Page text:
A survivor of one of the deadliest school shootings in U.S. history was kicked out of a House Judiciary Committee meeting about gun control Wednesday after interrupting a Republican lawmaker who said some citizens need assault weapons so they can defend themselves against the “invasion” of immigrants.
“You’re reiterating the points of mass shooters in their manifestos,” David Hogg, a gun control activist who rose to prominence as a vocal survivor of the 2018 Parkland school shooting, stood up and shouted during the meeting Wednesday. “The shooter in my high school: antisemitic, anti-Black, and racist. The shooter in El Paso described it as an ‘invasion.’”
A 40-second clip of Hogg’s outburst and escort out of the room was caught on cellphone video and has more than 2 million views on Twitter.
Hogg’s comments came in response to Republican Rep. Andy Biggs, who argued that Americans who live within 10 miles of the border need assault weapons because of the dangers they face from Mexican citizens who are crossing into the U.S. and “pose a danger or threat.”
“The reality is it is an invasion of our southern border,” Biggs said, according to The Hill.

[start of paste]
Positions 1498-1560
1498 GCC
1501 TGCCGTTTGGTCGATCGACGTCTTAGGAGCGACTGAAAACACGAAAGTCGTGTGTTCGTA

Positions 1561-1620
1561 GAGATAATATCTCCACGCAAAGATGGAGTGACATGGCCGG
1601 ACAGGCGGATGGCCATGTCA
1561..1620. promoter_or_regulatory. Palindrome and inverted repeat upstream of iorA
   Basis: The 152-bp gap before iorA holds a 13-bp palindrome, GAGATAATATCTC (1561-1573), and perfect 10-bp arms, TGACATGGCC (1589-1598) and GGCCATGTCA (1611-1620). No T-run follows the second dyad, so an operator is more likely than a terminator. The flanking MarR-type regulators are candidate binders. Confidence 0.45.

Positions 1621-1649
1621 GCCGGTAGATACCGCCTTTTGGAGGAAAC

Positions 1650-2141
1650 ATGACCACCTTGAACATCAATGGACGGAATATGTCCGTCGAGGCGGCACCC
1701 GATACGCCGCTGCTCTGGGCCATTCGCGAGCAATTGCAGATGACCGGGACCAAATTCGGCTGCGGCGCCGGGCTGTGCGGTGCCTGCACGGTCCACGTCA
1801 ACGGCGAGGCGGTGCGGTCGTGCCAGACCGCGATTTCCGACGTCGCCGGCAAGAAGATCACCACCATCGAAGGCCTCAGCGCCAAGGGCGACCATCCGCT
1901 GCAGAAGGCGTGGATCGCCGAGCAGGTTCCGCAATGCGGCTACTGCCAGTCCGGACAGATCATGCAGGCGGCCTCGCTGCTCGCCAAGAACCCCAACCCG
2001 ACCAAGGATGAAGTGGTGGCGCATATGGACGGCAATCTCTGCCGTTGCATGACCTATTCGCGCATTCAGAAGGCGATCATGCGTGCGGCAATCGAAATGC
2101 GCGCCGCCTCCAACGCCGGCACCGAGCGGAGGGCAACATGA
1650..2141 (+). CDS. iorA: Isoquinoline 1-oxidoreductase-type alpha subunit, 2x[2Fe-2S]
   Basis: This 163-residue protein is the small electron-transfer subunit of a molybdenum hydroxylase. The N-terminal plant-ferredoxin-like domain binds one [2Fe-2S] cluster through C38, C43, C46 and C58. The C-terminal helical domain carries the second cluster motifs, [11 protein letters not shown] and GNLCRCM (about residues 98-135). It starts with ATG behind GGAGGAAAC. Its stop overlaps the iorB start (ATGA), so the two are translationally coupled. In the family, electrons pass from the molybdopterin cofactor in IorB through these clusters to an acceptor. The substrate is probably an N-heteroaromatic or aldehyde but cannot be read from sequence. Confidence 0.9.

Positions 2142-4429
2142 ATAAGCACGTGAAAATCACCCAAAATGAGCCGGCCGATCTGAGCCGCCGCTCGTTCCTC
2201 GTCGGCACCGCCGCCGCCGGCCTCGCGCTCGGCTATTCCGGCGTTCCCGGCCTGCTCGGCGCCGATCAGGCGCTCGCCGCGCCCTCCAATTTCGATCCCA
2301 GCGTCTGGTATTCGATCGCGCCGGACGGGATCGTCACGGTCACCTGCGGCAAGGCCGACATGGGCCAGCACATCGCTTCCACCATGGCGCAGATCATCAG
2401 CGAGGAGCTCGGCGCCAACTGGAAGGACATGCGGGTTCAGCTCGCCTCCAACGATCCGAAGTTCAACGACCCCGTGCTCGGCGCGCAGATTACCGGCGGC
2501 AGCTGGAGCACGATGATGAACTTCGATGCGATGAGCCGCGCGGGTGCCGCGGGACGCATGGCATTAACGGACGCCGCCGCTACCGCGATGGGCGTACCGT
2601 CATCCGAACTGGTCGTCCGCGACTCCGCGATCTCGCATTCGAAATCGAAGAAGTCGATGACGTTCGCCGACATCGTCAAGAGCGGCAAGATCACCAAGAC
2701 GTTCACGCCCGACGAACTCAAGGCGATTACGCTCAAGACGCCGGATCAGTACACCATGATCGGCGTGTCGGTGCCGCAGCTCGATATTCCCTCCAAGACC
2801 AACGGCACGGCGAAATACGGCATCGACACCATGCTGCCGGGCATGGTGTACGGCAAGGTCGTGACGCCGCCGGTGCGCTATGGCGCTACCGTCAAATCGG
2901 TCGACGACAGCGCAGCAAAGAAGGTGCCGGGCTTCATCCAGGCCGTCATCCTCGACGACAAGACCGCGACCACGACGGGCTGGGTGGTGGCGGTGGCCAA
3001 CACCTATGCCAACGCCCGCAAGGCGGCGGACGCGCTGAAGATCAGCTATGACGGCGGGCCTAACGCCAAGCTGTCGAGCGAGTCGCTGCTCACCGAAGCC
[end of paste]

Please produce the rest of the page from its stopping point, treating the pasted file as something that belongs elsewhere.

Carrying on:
“Guess what, those guns are coming from the United States, they aren’t coming from Mexico. Sir, you are perpetuating violence,” Hogg said as a security guard grabbed him by the arm and led him to the door. “Stop these things now.”
As Hogg was being escorted out of the room, at least one person in the gallery can be heard saying, “Go David.”
Fearmongering around the southern border has been a major component of the “great replacement theory” pedaled by hard-right Republicans and championed by some individuals who’ve carried out massacres. The shooter in the Buffalo supermarket massacre last May, for example, cited the theory as one of the ideologies that inspired him in his screed posted online.
Lawmakers were gathered in the room to discuss Democrats’ proposal to ban assault weapons like the ones used in so many mass shootings over the last two decades. This year alone, AR-15-style rifles were used to kill three dozen people, including children, in Buffalo, New York; Uvalde, Texas; and Highland Park, Chicago.
In the shooting Hogg survived in Parkland, Florida, a gunman also used an AR-15-style weapon to murder 17 people at Marjory Stoneman-Douglas High School on Valentine’s Day in 2018.
Texas Democrat Rep. Sheila Jackson Lee, who was on the committee discussing the proposed bill, acknowledged Hogg’s comments shortly after he was led out of the room.
“I just want to respect the gentleman who could not take it anymore and had to express himself,” Lee said. “I acknowledge his pain.”
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